Monday, March 31, 2008

1958 Evinrude "Lark Super Quiet" 35 HP Motor

For those interested in such things, the motor that came with the Batboat I bought turns out to be a very desirable one. A 35 horsepower Evinrude Lark Super Quiet, model 35514. It was made in 1958.

Desirable, I've learned, because of the straight forward mechanics. Like a Jeep, there are only a few things that can go wrong with them and they are not complicated fixes.

There are so many of them in use some parts are still made.

One of the fins, or anti-cavitation plates, is broke. But I am told these sections can be found cheap and plentiful. Its job is to help prevent the propeller from sucking in air from the surface of the water. However, if the prop is low enough in the water it won't need that part.

This is one of the reasons why I feel I got a good deal on the boat.

Saturday, March 29, 2008

March 14 pt. 2 and A List For Fixing A Fiberglass Boat

(peices of carpet, sports boat interiors, car radio, and other stuff)
The weather in this part of the country is warming up. Pretty soon it will be the right temperature for properly setting fiberglass epoxy. Until then, here is more on Friday, March 14th and what is needed to repair the boat.

There are enherant problems with any old fiberglass boat you'll come across.

After tearing up most of the floor carpet, I unscrewed and set aside the original Glastron Boat Co. sports boat stylings from the the inside hull to make room for the future work of removing of the plywood floor and fiberglass deck.

Despite the tarping and good care it had since turned into a Anti Crime Water Craft, the rotted floor and carpet were so damp, moisture soaked though my clothes as I was laying down working in the confined area under the Batboat's fin deck.

Things like the old car radio, speakers and parts of the damp, mildewed carpet were thrown out. I made the mistake of putting them in the garbage inside the house because I woke up the next day with a upper respiratory infection from mold spores. Be very careful with this stuff and keep it outside.

When someone buys an old fiberglass boat assume it will be a project boat. This is definitely one of those. The early 1970s solid fiberglass hull, deck and vinyl stylings can withstand all sorts of weather and neglect, however, the structural wood and under floor foam flotation will not.

When the hulls of these now classic boats were on the production line, untreated wood floor supports called "stringers" were fiberglassed in along the bottom, lengthwise. Chunks of foam were then laid in between these stringers to keep the boat floating in case it takes on water. On top, a plywood floor was mounted on these stringers and fiberglassed in.

Carpeting is not good for these kind of boats. When wet it holds water to the plywood and if not dried the slow process of rot and mold begins. Even humidity is a factor.

Smelling the rank of all this damp rot got me very worried and I quickly squirmed further into the confined space to the back of the boat to check the Sealed Atomic Batteries. I found them in the rear port and aft side compartments. What a relief that those were still intact with no leaks or corrosion. If they had it I'd have an enormous problem on my hands. ;)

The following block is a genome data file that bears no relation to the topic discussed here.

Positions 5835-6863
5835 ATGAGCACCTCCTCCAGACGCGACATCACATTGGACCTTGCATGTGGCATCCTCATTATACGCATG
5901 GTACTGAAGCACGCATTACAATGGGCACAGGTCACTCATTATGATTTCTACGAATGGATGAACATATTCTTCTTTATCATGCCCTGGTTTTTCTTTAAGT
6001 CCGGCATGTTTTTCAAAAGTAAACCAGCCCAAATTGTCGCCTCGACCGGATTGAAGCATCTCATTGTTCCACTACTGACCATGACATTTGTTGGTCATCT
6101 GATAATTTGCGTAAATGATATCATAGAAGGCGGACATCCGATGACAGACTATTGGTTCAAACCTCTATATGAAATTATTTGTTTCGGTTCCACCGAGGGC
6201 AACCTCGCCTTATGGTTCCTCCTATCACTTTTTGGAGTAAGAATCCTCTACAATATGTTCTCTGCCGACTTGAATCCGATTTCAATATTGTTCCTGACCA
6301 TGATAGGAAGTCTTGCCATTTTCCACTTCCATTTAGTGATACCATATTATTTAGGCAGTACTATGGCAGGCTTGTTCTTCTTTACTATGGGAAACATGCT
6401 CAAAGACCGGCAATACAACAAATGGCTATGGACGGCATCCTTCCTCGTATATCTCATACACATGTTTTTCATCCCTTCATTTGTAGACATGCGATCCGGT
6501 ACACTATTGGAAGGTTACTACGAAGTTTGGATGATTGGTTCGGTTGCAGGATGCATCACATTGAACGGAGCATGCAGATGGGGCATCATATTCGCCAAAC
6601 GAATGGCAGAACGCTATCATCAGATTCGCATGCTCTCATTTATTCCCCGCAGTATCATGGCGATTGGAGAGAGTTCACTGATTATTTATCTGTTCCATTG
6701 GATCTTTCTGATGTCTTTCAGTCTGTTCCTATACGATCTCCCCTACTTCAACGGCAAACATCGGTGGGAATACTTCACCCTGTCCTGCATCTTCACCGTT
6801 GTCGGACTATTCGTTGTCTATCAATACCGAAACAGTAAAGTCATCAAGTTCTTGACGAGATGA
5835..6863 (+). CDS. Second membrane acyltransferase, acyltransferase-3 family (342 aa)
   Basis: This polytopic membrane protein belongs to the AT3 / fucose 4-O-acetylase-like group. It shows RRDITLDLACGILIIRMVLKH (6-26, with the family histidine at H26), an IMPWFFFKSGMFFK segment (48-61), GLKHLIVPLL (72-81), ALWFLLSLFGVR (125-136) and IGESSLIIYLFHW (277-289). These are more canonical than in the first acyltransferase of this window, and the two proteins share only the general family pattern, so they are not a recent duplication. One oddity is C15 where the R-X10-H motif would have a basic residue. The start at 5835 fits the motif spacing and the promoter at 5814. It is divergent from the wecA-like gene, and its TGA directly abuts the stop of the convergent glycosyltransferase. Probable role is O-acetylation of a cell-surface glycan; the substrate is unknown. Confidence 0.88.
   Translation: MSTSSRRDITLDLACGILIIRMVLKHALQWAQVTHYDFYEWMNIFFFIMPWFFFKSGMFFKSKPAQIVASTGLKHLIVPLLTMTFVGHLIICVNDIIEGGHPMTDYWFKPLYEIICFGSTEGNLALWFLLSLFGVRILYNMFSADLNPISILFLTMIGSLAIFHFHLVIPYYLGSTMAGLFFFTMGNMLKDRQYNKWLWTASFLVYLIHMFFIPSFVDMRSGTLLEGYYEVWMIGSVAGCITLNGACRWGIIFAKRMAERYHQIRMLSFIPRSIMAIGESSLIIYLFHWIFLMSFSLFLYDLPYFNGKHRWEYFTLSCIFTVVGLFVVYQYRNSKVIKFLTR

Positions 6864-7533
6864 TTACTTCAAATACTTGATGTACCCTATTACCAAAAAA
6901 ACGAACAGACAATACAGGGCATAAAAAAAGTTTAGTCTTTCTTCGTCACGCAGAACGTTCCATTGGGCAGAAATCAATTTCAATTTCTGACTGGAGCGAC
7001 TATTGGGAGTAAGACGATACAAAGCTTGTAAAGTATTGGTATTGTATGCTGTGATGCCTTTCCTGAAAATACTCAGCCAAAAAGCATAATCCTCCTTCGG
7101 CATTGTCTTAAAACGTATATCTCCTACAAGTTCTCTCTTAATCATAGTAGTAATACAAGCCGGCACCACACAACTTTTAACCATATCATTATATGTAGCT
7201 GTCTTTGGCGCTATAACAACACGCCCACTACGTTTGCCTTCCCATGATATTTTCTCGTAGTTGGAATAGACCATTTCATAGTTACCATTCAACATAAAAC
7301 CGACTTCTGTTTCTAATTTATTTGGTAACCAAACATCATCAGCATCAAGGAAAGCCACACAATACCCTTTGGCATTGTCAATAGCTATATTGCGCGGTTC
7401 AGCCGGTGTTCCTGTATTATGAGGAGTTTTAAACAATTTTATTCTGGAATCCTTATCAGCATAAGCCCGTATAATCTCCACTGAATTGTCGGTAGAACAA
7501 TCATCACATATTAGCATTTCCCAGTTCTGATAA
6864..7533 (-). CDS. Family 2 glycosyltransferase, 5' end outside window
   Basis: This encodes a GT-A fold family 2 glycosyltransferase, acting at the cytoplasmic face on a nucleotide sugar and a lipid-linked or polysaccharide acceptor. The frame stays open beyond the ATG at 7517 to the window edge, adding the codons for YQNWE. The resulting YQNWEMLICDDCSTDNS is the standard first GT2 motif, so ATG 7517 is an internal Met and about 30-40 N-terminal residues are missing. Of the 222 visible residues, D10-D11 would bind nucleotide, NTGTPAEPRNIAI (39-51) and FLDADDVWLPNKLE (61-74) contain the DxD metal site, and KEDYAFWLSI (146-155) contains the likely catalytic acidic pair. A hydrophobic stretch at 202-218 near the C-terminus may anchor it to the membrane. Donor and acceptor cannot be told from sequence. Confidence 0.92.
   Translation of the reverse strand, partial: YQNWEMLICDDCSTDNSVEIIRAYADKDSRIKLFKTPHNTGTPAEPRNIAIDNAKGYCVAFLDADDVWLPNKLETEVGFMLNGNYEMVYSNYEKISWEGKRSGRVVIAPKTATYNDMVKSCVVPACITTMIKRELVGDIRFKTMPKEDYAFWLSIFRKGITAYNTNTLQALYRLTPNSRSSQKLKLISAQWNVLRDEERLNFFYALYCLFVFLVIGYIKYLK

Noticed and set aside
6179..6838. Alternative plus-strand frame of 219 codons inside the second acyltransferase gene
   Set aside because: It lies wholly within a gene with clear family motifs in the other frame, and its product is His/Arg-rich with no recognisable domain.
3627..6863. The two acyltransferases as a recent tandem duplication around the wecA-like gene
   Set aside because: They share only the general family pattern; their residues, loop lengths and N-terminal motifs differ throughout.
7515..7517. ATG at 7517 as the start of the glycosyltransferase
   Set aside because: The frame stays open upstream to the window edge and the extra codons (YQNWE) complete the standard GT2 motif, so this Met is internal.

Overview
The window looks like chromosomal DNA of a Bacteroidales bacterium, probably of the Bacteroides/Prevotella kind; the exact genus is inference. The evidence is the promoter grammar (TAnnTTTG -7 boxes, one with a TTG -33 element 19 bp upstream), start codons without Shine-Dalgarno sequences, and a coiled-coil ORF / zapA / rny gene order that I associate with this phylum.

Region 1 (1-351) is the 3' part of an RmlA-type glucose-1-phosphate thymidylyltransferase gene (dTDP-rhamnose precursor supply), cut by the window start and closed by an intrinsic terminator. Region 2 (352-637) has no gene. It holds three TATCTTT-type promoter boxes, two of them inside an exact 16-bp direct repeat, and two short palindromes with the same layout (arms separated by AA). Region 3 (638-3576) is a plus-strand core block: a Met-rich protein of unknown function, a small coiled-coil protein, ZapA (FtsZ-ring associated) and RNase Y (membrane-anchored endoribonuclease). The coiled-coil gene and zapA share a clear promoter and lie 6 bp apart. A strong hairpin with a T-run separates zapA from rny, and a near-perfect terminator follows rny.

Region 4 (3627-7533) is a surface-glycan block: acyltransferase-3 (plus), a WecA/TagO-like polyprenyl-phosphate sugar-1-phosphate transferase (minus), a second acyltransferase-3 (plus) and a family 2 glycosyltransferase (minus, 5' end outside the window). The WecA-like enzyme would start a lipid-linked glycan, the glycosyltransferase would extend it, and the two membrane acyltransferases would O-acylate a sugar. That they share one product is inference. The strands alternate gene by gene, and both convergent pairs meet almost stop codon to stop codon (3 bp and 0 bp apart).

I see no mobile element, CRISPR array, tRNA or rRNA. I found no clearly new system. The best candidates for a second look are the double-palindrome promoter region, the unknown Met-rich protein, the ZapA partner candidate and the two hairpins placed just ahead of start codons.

(the rotten transom of the Batboat as seen from under the fin.)

At the stern, or rear of the boat, another sheet of plywood called the transom is laminated and fiberglassed in. This is one of the most important structural parts of the hull because the engine is mounted to it and weights over a couple hundred pounds. If this transom wood is rotten or cracked, instead of the motor pushing the boat through the water with hundreds of pounds of force it will actually push through the boat.

That is what I suppose happened to this Batboat. The motor either went through the fiberglass while out on the water or punctured it just by its own weight.

(a kind of hard caulk was used to fill the damaged fiberglass, inside and out, and to stick the bat symbol to the stern)

I first presumed that the white outlined red Bat symbol on the stern covered a large hole but was lucky to find it was only puncture damage to the fiberglass hull from the engine.

I had a hard time getting the plywood red Bat off. At first it looked like it was screwed and bolted but then found it was also glued on with some sort of hardened caulk. It finally came off with a crowbar and a lot of annoyance, time and effort. A small chunk of the fiberglass hull came off it, too.

(transom from inside the Batboat)

It's going to be a pain getting the rest of this caulk off. Its like soft concrete.

All of this rot and damage is no big deal because the wood has to be replaced anyway. I found that these are standard repairs for any restoration of an old fiberglass boat.

Plywood made today is superior and if finished properly these boats are more sea worthy than when they left the factory. They'll last longer,too.

Here is the list of what needs to be done to this Batboat before creating the new fins and other details.
  1. Disassemble the Batboat by removing the aluminum rubrail and lifting off the deck. Store the deck on saw horses to have complete access to the hull. It will be in two halves; deck and hull.
  2. Take out the rotten wood floor, soaked foam flotation, stringers, and transom. Make templates of it all.
  3. Grind all the old fiberglass down to the hull and clean up.
  4. Repair the fiberglass damage to the stern.
  5. Fiberglass in the new stringers, place new flotation foam in between them, glass in the new floor and transom. Do it right the first time or $$ and time will be wasted.
Basically, the entire boat has to be disassembled and repaired. What fun this is going to be. Never done anything like this before so I bet I'll learn a few new lessons but with tips from the helpful people at the and Classic Glastron forums it should go more smoothly. :)

Friday, March 28, 2008

Cool Picture Of The Week - European Drug Runner Boat

This inflatable 2,000 horsepower craft is said to have reached speeds of over 70 MPH. Almost enough to give the Batboat a run for its money.

It had speed in more ways than one. This thing was used to run drugs in Europe and was confiscated during a bust.